Wednesday, July 19, 2006

Genesis 26

Genesis 26: Isaac


This chapter gives a bit of detail about Isaac’s life, after the death of his father.

The chapter opens with a famine in the land, and Isaac contemplating going to Egypt, to escape it. However, he is visited by the LORD, who tells him not to go there. So Isaac stays.

Unfortunately, Isaac is like his father, in one respect: When someone asks him about Rebekah, he says that she is his sister, instead of his wife. Sound familiar? Luckily, in this case, nothing happens. The king looks out of his window one day, and sees Isaac caressing Rebekah, and realizes what’s going on.

So Abimelech summoned Isaac and said, “She is really your wife! Why did you say, ‘She is my sister’?”

Isaac answered him, “Because I thought I might lose my life on account of her.”

Then Abimelech said, “What is this you have done to us? One of the men might well have slept with your wife, and you would have brought guilt upon us.”

So Abimelech gave orders to all the people: “Anyone who molests this man or his wife shall surely be put to death.”

(verses 9–11)
After this, Isaac plants some crops which do exceptionally well. The men of the land where he is living ask him to leave, because he is too powerful for them. He goes back where his father Abraham used to live, and re-opens all of the wells that Abraham had dug, but ends up quarrelling with the people there, because they’re fighting over the same wells.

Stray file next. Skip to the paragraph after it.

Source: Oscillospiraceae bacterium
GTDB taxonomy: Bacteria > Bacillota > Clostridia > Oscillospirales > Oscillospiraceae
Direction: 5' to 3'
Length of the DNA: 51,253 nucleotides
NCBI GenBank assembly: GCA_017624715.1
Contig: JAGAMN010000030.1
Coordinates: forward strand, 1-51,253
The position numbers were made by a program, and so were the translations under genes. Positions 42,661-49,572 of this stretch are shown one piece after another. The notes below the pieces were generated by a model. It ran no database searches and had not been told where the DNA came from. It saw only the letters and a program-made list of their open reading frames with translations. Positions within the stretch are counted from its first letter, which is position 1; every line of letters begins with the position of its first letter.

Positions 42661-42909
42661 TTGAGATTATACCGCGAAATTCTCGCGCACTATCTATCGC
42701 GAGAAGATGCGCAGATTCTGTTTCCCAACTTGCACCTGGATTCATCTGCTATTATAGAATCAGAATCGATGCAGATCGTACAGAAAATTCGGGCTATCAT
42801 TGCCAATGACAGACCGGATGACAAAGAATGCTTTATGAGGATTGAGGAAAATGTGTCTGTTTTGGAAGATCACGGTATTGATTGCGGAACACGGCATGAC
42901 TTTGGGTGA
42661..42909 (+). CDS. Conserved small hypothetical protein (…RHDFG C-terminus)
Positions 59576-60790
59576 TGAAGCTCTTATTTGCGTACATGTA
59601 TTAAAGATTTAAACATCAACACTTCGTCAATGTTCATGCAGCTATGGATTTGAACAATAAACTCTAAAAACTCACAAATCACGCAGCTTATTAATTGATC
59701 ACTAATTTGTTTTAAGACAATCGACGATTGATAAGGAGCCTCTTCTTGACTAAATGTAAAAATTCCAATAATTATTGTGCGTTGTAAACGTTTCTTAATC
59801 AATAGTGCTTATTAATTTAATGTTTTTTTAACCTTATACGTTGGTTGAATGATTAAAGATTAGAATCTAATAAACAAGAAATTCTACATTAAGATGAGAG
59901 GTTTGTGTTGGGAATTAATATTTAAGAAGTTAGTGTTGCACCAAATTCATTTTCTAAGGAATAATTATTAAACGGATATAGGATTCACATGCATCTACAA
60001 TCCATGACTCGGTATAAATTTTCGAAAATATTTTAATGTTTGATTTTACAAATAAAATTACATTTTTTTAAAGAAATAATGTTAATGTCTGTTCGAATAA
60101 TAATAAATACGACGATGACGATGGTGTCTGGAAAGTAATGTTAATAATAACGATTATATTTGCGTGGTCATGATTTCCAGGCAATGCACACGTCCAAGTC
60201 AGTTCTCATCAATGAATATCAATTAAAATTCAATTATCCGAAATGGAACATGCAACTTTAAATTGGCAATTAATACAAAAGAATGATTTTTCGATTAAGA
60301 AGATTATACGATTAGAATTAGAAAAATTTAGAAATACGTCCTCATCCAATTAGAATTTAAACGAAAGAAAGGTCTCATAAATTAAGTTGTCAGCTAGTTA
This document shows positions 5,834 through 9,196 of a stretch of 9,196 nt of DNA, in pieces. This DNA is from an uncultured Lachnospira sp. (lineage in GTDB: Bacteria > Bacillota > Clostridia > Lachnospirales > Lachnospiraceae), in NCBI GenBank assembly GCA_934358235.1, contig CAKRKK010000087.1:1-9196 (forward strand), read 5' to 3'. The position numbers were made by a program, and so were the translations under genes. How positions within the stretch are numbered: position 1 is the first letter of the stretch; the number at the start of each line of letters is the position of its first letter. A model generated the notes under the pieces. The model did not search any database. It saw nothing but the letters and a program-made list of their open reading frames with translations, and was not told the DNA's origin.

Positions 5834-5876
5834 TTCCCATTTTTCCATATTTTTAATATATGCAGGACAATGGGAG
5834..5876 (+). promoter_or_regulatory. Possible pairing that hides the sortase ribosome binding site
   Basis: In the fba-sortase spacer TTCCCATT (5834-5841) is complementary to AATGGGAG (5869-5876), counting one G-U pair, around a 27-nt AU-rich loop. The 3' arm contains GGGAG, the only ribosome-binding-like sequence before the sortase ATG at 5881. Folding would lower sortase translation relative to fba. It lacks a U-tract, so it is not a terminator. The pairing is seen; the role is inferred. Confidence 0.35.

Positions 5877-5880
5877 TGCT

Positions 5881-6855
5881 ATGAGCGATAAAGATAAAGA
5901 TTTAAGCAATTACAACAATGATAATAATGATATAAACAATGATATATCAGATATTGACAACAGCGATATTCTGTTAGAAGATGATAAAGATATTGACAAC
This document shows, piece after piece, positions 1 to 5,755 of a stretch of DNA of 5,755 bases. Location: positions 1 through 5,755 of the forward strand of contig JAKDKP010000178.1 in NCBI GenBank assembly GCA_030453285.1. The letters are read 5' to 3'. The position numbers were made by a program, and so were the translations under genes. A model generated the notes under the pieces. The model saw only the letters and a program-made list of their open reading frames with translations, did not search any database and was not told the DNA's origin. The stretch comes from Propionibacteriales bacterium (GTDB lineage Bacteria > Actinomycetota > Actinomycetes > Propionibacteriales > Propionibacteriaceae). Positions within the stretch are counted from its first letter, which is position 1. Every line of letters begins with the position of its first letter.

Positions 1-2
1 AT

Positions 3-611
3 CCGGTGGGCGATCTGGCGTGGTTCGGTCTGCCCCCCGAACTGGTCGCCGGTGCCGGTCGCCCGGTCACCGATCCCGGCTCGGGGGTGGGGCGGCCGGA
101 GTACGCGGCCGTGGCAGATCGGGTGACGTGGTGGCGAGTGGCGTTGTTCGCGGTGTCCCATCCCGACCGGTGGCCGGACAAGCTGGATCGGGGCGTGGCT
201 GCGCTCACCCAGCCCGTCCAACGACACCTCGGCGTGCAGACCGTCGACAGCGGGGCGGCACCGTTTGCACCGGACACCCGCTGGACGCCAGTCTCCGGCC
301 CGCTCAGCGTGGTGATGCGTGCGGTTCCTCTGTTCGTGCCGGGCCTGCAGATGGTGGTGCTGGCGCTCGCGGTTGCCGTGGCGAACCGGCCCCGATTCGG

Eventually, the people who had asked Isaac to leave, because he was too powerful, come back to him, and ask him to sign a treaty with them.

Isaac asked them, “Why have you come to me, since you were hostile to me and sent me away?”

They answered, “We saw clearly that the LORD was with you; so we said, ‘There ought to be a sworn agreement between us’—between us and you. Let us make a treaty with you that you will do us no harm, just as we did not molest you but always treated you well and sent you away in peace. And now you are blessed by the LORD.”

(verses 27–29)

So they made a treaty, and sealed the deal with a meal.

The last two verses mention that Esau married two women, Judith and Basemath, who were “a source of grief to Isaac and Rebekah” (verse 35).


I always mention this when it happens, so why break with tradition: Why are the men in the book of Genesis so constantly claiming their wives are their sisters?!? And why are they always rewarded for it, when people discover their dishonesty?!?

Also, if I remember correctly—and I’m not sure that I do—Judith and Basemath don’t become major characters in subsequent books of Genesis. So when this chapter mentions that they were a source of grief to Esau’s parents, it’s not foreshadowing, just another example of Esau making bad decisions.


Anonymous said...

hey your website is great i use it to learn about each chapter and it helps me make summaries with thoughts for bible class keep up the good work cause this is very accurate!

Anonymous said...

i don't understand why the men in this chapter keep getting rewarded for lying about their wives being their sisters... it doesnt make sense cause lying is sin and shouldnt be overlooked or rewarded

David Hunter said...

We live in a world which is marred by sin; in this world, people sometimes commit sins, and get away with it, and even benefit from it. They can't get away with it forever--God knows what they've done, and will judge them for it--but that doesn't always happen on this side of death.

The Bible knows this, and doesn't shy away from this truth. In the history captured in the Bible, just as in your life, there are people who get away with--or seem to get away with--sin. Sometimes people get judged for their sins later on; sometimes they don't seem to get judged for them at all.

We must remember that just because someone seems to get away with a sin, it doesn't mean that God didn't notice, or care. That's true in our lives, as well as in the stories we read in the Bible.